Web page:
Explaining death to children by parents
Explaining death to children is one of the most difficult tasks for parents, especially when they themselves are grieving the death of a loved one. But death is an undeniable part of life, and whether we like it or not, from a very young age, children become curious about it and are interested in understanding and asking about ways to naturally express their grief. They are, their child expresses his fear or finally asks this difficult question at an age and they should be ready to say what he will answer. In response to his question about death.
In order to be ready for this situation, we need to have information about children’s fear of death, how they understand this phenomenon, and the right way to respond to them.
Asking questions like what does the dead mean, when am I going to die? Someone tell me where the dead person is going and it is perfectly normal and there is no need to lie or answer with a nod because lying to children, only confuses them. We may even force the child to turn to others to quench his curiosity.
Children’s questions about death
We ask Leila Hoshyar Mahboob, a master of psychology, for guidance on this issue. “Fear and anxiety are two natural emotions that we all experience in life. These two feelings help us to avoid behaviors that pose a threat to our survival,” he said of children’s fears of death and how they arise. Fears and anxieties naturally change during growth, meaning that a person’s cognitive and emotional development affects his emotions.
Hoshyar Mahboub explains the background of the emergence of the child’s fear and its type in comparison with the adult fear of death: We naturally experience fears at any age, and the fear of death has a satire whose titles change, such as the fear of separation that The child experiences around 6 to 9 months is an introduction to other more developed fears that will be dealt with in the future, namely the fear of death in the sense that we understand in adulthood from early childhood to late adolescence.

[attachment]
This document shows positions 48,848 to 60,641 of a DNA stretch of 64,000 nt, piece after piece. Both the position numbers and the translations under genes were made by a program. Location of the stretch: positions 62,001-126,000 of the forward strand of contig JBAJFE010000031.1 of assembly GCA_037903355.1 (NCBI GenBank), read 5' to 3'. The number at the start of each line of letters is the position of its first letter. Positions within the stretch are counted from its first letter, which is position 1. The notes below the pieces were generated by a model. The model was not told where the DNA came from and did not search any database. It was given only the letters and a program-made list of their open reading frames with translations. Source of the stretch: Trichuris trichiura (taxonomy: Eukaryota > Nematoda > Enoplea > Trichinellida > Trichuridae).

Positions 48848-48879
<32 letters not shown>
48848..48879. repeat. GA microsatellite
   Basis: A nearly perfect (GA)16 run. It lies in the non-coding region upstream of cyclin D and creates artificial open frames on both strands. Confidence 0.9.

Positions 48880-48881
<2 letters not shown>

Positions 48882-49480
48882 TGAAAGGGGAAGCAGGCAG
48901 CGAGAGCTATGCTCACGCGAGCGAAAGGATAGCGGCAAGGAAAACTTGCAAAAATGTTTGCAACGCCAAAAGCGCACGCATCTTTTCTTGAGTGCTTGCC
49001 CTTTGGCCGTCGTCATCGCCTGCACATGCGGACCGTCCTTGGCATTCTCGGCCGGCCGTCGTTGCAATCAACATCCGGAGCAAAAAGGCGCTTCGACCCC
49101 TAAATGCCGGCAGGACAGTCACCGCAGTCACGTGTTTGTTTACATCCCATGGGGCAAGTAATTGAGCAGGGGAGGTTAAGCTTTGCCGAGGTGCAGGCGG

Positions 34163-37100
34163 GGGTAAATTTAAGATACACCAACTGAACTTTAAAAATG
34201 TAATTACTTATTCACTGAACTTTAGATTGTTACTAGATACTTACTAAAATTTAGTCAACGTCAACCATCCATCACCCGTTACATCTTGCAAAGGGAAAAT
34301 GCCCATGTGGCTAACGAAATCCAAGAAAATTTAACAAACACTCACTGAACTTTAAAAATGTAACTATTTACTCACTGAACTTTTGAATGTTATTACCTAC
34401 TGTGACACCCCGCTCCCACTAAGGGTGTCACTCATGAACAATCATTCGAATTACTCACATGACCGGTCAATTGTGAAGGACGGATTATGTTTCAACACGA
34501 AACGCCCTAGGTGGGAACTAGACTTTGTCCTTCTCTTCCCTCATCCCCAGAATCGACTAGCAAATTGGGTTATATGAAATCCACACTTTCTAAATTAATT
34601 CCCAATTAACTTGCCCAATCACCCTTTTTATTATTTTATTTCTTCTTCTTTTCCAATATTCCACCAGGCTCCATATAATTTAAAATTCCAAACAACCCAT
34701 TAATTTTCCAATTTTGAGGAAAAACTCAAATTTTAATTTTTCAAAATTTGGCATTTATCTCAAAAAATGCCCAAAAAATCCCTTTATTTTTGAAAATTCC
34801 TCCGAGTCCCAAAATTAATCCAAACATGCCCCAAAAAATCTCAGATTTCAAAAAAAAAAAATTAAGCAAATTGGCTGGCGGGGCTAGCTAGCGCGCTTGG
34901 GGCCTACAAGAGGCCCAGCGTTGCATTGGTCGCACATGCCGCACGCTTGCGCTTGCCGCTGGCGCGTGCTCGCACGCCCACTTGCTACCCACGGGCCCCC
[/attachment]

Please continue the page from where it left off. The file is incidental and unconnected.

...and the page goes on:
This psychologist believes about the age of children’s curiosity about the subject of death and possible answers in response to them: At the age of 3 to 6, depending on the events and experiences of children’s hearing and sight, we may have questions about death by the child, which is normal. And your sense of death and response has a huge impact on your child’s perception and fear. In order to have the best way to deal with this question in front of your child, try not to say anything in a serious or emotional way.
The best way to answer this question is to give your child a natural definition free of any extra excitement. Like, “Everyone has to die one day.” “Many people get tired, worn out, and old when they get tired, and then they die.”
Leila Hoshyar Mahboob, a senior psychologist, says that some parents give incorrect answers about this issue: “Some parents try to avoid distracting the child by avoiding this issue, or instead of defining this issue correctly and accurately.” And they give inappropriate answers thinking that the child is not able to understand it.
You should note that saying irrational sentences like death is like a dream and the dead person is actually asleep can be very problematic. Many children are afraid of falling asleep for a long time because of hearing this answer and have difficulty falling asleep. The interesting thing is that if the parent does not see death as a horrible event, he will be able to convey the same feelings to his child.